Second, the entities reacting to the blockchain mechanism are people, who are inconsistent, sometimes utterly selfish, sometimes selfless, at times reasonable, but also at times affected by unforeseen psychological factors. It is hard to model and predict human behavior.

But that does not mean simulation itself has no value. At least it is better than having nothing. Simulation cannot be perfect, but having it readily available as reference helps us make better decisions (designs).

Think about economic forecasts. Governments and central banks spend substantial amounts of money and hire economists to build models to predict growth rates and inflation rates, but most of the predictions are wrong. Still, these models are not totally useless because better decisions and agreements can be made based on these models.

Decon’s approach: Agent-based simulation with

Reinforcement Learning

That is why Decon seeks to create a token model simulation by combining Agent-based simulation (ABS) and Reinforcement Learning.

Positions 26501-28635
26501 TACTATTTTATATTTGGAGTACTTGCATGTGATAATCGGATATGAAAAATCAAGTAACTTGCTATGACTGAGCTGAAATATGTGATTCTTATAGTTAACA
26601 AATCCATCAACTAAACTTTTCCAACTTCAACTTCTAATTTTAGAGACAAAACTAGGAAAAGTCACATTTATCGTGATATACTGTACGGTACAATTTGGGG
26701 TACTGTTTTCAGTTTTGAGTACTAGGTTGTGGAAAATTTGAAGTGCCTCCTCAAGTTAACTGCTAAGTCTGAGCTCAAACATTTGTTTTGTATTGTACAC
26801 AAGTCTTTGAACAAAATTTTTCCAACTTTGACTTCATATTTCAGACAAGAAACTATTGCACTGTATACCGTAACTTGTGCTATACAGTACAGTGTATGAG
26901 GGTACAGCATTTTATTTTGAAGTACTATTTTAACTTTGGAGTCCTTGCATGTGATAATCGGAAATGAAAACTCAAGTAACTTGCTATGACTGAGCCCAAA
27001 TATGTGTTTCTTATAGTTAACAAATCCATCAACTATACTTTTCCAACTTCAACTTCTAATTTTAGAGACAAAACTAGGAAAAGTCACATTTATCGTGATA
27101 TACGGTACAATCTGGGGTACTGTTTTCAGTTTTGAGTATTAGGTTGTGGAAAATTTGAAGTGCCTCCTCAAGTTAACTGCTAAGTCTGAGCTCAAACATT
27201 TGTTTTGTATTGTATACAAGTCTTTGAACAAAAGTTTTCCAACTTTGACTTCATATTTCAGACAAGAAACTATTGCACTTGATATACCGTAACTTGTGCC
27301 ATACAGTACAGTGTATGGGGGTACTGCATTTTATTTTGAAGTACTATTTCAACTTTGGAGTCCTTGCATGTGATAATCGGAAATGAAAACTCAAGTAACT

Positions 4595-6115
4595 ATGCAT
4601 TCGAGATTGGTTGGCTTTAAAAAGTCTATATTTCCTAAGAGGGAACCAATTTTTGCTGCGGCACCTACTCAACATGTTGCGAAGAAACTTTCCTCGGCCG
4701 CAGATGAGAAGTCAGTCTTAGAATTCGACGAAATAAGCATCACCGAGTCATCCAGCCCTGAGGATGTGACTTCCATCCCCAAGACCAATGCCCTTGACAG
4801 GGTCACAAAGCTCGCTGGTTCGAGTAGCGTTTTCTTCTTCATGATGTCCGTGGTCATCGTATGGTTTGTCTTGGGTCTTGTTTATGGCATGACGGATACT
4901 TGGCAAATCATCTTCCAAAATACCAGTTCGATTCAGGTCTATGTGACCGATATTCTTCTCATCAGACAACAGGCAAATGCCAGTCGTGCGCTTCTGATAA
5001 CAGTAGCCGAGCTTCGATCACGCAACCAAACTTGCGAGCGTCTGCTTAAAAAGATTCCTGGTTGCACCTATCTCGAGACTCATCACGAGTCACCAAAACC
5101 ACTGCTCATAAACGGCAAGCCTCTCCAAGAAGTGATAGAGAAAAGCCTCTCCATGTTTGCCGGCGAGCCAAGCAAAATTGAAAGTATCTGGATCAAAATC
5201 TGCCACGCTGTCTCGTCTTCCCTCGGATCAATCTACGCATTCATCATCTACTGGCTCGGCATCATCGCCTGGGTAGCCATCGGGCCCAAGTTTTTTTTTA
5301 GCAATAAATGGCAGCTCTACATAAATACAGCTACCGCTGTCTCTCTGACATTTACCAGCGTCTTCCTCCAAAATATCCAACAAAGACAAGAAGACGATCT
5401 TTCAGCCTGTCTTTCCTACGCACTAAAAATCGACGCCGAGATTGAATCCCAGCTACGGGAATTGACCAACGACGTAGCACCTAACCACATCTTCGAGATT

ABS is commonly used in simulating social dynamics, aiming to explain complicated marco-level phenomena with interaction results of micro-level behaviors. It does not set systems, rules, nor orders top-down, and does not have a pre-determined equilibrium to reach as an objective.

An advantage of ABS is its adaptive decision making in accordance with circumstantial changes. Methods used to predict macroeconomics such as dynamic stochastic general equilibrium modeling (DSGE) selects a representative agent only show fluctuation around a given equilibrium point, and is difficult to predict abnormal circumstances like stock market crashes or economic recession.